Generally, there are 4 groups of people with different special needs. Their impairments are as follow:
1. Mobility impairment. They are wheelchair users or the ambulant disabled with restricted movements.
2. Visual impairment. This refers to blindness, partial sight and color blindness.
3. Hearing impairment. They are people with deafness and hearing loss.
4. Cognitive impairment. They are people who face cognitive, language or learning disabilities such as people with dementia or autism.
Designing and building an interior integrated with accessibility means such as assistive devices can facilitate user-friendliness of a space. This means a space has to be inclusive enough in enabling users in general as well as people with special needs use a space more confidently and independently. By including more accessible measures to our environment, it can improve the quality of life for persons with special needs and their care-givers tremendously.
Thus, we value the benefits universal design brings to our clients. It has also became an important factor in our design thinking process. We believe being inclusive should be a collective effort among all stakeholders and society as a whole.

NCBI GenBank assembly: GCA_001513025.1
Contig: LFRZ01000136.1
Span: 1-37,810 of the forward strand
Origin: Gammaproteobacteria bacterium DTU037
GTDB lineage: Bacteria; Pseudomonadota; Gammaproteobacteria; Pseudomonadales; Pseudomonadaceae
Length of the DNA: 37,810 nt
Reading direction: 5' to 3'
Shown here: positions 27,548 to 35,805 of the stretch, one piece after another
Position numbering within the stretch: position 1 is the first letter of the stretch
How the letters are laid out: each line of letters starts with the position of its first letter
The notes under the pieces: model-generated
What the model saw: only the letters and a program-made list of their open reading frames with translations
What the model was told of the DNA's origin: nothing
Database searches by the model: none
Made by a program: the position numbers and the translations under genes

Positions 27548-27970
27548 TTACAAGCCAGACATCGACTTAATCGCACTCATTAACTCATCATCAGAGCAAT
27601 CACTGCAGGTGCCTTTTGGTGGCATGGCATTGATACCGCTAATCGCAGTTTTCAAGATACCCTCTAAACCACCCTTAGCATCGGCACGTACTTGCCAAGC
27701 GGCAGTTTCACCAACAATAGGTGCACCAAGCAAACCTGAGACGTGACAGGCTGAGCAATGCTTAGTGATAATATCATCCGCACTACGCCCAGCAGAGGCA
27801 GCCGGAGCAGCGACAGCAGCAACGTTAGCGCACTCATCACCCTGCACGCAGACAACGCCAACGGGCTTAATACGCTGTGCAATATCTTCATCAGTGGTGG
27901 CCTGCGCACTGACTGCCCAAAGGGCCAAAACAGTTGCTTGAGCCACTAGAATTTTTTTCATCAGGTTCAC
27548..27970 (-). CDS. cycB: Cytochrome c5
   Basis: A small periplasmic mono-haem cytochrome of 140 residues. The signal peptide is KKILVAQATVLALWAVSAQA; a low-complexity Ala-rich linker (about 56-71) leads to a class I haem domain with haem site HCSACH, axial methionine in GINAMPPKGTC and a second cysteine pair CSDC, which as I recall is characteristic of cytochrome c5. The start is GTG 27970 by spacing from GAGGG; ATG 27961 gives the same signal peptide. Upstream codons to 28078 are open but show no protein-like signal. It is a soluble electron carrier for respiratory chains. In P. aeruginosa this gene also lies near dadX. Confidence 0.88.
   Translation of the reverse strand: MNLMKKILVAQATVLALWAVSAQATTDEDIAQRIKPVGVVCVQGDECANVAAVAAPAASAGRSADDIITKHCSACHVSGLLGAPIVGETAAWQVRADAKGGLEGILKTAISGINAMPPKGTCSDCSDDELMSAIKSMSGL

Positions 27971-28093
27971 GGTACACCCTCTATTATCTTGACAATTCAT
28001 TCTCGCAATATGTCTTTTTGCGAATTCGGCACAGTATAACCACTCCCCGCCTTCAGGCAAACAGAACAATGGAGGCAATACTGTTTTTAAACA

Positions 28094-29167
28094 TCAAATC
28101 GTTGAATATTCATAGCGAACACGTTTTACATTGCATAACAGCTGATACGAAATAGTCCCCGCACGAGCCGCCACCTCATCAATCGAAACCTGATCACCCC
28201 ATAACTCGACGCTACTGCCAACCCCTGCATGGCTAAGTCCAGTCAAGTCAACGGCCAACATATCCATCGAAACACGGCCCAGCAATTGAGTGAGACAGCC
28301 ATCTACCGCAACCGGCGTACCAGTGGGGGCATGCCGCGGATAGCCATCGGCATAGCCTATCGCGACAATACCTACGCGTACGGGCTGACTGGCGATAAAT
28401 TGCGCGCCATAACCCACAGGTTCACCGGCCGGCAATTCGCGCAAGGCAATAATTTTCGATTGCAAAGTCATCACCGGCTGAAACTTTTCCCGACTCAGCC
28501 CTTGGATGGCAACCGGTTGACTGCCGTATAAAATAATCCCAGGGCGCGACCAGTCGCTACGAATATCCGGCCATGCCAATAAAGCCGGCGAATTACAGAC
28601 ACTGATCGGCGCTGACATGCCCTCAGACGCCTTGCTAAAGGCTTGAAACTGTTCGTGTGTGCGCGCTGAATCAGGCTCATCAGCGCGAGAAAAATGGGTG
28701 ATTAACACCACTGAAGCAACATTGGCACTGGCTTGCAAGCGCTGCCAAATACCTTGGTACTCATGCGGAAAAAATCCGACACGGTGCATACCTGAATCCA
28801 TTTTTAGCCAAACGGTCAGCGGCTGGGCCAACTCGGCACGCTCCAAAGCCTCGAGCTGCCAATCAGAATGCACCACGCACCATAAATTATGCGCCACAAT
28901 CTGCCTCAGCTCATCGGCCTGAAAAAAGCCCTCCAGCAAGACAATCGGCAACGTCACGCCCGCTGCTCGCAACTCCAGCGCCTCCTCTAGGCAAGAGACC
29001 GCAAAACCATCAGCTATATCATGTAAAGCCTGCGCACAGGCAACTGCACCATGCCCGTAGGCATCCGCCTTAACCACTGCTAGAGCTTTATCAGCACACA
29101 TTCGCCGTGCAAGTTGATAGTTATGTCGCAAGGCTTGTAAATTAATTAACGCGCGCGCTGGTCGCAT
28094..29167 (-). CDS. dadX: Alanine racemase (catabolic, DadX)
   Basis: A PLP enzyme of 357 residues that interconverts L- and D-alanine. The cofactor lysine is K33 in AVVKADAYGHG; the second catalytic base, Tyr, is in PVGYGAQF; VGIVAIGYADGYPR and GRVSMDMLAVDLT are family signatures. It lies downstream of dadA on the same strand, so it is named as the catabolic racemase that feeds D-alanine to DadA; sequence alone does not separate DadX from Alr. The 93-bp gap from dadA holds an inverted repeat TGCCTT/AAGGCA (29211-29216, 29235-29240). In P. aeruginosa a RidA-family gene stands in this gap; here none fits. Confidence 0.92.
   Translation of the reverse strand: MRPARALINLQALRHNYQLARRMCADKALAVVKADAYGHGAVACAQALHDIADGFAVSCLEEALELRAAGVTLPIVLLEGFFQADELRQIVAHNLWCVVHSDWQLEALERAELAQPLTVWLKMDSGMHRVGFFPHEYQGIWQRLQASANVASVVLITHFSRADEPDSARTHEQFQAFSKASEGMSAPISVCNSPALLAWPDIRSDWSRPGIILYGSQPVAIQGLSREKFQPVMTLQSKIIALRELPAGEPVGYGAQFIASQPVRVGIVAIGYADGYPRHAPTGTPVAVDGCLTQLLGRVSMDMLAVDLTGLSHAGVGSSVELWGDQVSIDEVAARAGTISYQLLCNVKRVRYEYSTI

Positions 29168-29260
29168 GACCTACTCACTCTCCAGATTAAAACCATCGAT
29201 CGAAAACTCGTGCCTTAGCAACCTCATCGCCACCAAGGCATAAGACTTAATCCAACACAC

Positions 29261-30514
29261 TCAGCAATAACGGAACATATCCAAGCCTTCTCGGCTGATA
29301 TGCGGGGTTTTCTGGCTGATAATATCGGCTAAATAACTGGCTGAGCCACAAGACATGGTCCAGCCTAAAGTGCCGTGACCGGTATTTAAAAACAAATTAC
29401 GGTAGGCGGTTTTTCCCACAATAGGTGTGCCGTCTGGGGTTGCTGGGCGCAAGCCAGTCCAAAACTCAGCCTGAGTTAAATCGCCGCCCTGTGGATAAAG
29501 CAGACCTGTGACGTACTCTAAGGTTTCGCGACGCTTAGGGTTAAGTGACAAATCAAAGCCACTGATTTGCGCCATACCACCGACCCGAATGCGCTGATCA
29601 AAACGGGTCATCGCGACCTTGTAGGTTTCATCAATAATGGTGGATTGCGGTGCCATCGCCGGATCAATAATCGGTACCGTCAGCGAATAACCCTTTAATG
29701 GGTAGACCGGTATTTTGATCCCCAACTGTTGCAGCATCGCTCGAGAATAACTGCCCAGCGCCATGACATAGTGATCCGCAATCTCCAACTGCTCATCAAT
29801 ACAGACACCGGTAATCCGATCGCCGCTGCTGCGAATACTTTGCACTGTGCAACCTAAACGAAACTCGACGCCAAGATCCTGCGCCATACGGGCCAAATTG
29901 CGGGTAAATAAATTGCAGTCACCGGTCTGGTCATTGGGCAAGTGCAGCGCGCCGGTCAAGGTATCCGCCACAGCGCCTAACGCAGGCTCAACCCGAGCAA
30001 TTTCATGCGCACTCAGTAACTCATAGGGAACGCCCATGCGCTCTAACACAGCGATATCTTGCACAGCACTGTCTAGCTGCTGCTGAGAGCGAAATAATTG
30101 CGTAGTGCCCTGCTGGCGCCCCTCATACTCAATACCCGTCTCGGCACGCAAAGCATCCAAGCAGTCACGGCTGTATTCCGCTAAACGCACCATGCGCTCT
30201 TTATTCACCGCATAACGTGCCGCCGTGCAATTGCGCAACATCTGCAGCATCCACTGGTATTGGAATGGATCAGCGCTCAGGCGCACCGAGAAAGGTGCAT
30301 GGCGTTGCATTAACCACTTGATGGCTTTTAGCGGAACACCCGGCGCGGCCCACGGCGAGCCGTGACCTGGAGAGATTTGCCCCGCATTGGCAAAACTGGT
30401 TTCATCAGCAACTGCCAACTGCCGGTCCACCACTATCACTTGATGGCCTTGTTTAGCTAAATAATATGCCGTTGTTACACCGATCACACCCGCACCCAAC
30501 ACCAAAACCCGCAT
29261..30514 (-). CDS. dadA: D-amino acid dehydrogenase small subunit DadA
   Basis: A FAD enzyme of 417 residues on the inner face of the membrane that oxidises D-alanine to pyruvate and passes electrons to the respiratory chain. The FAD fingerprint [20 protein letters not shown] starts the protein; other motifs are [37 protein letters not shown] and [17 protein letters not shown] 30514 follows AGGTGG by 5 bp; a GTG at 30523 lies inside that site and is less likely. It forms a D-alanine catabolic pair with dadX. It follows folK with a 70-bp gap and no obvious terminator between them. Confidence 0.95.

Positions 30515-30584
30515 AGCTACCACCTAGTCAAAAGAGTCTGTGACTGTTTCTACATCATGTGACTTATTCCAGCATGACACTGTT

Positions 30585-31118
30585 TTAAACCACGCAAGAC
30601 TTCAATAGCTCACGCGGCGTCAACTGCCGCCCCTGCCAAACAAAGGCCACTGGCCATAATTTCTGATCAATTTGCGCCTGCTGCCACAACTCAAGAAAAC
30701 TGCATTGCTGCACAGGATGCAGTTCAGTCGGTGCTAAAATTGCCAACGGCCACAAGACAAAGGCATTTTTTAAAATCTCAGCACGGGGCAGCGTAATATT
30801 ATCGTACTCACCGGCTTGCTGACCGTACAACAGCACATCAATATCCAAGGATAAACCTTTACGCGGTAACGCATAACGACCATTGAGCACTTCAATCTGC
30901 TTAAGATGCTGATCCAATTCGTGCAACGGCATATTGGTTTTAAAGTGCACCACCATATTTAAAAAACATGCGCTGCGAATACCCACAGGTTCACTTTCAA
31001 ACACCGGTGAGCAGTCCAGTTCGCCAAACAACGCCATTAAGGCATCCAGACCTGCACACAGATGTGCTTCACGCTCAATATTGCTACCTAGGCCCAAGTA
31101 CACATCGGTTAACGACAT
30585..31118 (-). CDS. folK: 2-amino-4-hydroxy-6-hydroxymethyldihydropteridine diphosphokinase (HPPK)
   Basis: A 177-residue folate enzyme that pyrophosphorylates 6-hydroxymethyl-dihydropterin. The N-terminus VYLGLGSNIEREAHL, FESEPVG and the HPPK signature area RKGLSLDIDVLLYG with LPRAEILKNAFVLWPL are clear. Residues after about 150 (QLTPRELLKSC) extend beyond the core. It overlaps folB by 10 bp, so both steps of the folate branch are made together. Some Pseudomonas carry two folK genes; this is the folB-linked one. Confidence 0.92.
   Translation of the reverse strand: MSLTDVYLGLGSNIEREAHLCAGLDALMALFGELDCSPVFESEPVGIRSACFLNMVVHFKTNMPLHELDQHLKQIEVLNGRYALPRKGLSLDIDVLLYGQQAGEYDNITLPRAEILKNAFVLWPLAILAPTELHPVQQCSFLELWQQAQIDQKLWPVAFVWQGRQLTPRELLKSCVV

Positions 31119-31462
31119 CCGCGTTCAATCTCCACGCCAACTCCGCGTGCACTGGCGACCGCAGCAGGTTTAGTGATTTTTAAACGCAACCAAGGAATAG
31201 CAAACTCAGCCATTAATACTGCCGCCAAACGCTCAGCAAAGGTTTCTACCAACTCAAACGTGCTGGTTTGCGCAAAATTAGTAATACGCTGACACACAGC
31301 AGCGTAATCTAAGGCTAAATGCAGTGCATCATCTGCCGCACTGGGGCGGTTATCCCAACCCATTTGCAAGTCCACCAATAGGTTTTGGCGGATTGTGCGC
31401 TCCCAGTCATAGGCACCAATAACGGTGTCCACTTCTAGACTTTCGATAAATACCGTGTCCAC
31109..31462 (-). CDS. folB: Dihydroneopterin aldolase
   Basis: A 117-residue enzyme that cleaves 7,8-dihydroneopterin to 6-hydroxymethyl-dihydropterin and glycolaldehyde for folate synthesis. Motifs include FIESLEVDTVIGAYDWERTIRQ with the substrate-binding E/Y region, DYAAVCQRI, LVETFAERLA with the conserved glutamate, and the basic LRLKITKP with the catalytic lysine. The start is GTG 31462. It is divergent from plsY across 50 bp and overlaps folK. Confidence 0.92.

The answer is No. Different countries use different sign languages. Some countries even have multiple sign languages. Sign language is not just the hand and body movements but also includes facial expressions.
“The disability is not the problem, the accessibility is the problem”.
This quotation by Prof. Mohamed Jemni is so heartfelt.
It all begins with design, in all aspects, that we need to incorporate great sense of empathy so people with a diverse backgrounds, abilities and disabilities can uplift their life through the use of technology and accessibility means. Precise personalization for those with special needs can transform impossibility to possibility.
We believe everyone should be given a fair chance to succeed.